10

The previous answers (1,2(now deleted)), unfortunately, exhibit why a simple google search doesn't always work. Two seemingly experienced SE users coming to two different conclusions. So is this an elderberry or is it pokeweed? This is where the extra work on the back end (and, honestly, front end) pays off. An initial google image search shouldn't be a ...


10

A look through the veterinary literature can show you some further reasons not to just go out and eat grass. Specifically, parasites like liver fluke, different species of tapeworm, and some nematodes can infect humans as well as sheep (or cows, or mufflons, or whatever lives on the pastures where you find your grass). So, in a real outdoors situation, ...


9

There are many sources of vitamin C in the wild. Some of the tricks that I have come across is to know how to extract it in ways that do not destroy the vitamin C. Berries are great in vitamin C and may be eaten raw. However there are a great variety of other sources of vitamin C in the wild. Let’s take a look at a few wild sources of vitamin C from ...


9

I think your plant is a pokeweed, Phytolacca americana. I have a lot in my yard in Massachusetts. Our sister site, Gardening and Landscaping has a number of questions about pokeweed. I think this has the best pictures and identification. To answer your question though, the simplest thing for me is to do an internet search. Choose words that characterize ...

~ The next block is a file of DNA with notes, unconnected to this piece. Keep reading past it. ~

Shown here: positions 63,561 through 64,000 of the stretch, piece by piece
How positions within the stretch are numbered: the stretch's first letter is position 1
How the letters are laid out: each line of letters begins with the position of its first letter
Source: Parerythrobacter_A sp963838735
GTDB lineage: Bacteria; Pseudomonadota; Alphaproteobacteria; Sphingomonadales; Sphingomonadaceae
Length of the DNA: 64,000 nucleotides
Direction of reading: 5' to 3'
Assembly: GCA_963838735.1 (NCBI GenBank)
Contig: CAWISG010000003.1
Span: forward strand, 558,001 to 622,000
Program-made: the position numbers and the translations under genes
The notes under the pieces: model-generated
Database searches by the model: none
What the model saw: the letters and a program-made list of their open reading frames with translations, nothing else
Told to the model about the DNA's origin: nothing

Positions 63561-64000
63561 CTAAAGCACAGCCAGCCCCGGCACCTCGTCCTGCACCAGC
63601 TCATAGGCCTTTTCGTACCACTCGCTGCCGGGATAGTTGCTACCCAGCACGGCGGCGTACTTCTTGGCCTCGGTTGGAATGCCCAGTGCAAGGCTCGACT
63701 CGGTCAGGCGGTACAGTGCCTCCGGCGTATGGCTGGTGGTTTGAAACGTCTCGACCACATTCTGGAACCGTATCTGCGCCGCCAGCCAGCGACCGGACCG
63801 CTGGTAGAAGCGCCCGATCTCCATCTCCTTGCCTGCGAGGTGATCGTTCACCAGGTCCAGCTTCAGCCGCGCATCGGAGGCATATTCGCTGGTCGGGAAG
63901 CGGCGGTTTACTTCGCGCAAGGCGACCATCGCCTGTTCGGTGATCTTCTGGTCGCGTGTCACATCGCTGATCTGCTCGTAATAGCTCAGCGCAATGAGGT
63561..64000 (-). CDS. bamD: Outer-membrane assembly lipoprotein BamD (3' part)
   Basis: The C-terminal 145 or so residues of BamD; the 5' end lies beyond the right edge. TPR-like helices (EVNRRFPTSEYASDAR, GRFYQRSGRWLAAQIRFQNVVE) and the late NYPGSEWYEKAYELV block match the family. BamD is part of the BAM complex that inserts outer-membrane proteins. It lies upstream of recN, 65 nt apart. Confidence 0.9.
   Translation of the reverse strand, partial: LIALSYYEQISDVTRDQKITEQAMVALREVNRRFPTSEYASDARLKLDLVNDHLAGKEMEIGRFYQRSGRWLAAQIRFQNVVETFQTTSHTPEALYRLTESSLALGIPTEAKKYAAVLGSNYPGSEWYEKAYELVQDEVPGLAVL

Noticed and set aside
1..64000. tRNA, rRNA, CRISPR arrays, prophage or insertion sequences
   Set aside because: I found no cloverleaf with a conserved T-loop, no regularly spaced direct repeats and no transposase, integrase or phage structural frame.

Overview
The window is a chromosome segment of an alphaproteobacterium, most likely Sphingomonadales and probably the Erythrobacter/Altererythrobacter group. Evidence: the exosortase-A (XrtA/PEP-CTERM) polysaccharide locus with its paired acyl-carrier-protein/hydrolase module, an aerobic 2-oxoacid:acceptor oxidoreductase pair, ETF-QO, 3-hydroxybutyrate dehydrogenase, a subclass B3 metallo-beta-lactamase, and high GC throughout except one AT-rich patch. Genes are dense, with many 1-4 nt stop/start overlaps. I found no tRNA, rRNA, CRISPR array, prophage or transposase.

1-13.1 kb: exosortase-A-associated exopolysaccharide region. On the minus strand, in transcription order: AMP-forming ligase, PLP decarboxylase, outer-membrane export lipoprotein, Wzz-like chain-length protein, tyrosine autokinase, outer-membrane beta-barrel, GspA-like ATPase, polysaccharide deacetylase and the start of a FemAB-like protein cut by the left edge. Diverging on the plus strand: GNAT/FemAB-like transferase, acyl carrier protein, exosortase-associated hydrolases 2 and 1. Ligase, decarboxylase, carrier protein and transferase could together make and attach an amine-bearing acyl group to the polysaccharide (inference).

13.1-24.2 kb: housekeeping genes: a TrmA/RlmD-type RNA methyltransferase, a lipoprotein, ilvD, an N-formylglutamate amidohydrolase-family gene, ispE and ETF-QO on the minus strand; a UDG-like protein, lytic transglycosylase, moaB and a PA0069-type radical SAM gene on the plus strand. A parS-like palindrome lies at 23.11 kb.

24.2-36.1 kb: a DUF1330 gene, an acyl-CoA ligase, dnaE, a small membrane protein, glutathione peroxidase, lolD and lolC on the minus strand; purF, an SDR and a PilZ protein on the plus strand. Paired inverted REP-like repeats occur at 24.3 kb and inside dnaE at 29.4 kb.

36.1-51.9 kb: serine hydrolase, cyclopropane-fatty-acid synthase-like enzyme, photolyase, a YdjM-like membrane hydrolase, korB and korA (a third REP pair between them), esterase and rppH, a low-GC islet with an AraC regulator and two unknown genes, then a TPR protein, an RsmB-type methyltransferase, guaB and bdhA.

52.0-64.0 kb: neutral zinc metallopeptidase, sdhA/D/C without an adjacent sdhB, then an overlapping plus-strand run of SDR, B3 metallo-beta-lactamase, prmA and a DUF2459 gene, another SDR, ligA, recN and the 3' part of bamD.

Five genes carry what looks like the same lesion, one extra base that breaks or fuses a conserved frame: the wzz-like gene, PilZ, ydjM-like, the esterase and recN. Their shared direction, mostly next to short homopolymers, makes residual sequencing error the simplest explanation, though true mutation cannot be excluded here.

8

As noted, the key is removing it quickly. If you like to carry around dishsoap, that will work great. However if you do not regularly carry that around, abrasives are a good alternative. I've effectively used the sand at the bottom of a small waterfall to remove the oils and of the entire hiking group, all of whom realized too late what we'd walked ...


8

At least for some species, Rhododendron wood is not especially toxic when burned. I've seen (and used) many species of Rhododendron in the Chinese Himalaya as firewood, in both outdoor and drafty indoor conditions. This included seasoned and unseasoned wood, and large enough quantities of smoke that my Rite-in-The-Rain notebooks still smell like bacon. Long ...


8

Sugar maples, like other maples, flower in early spring. The flowers aren't very impressive. The leaves of sugar maple are usually fully expanded three to four weeks after the leaf buds begin to swell in the spring. The flowers emerge soon after the leaves and are in full bloom within a week. ...Fruits that result from flower pollination usually mature in ...


8

There are quite a few plants like this. It's coded into their DNA. Some vines spiral in the right-handed sense, others left, e.g., morning glory and honeysuckle go the opposite way. There can also be a screw-handedness in various other things like the way the leaves are arranged around the stalk or the organization of petals into flowers. Similarly, humans ...


7

I'll start with a local favorite: great mullein or common mullein (Verbascum thapsus) Introduced to the North America. I've found it from New York to North Carolina. Apparently originated in Europe and Asia, I think. The leaves are large, moderately durable, thick, but soft and fuzzy. Their usefulness is somewhat limited by the fact that they tend to be ...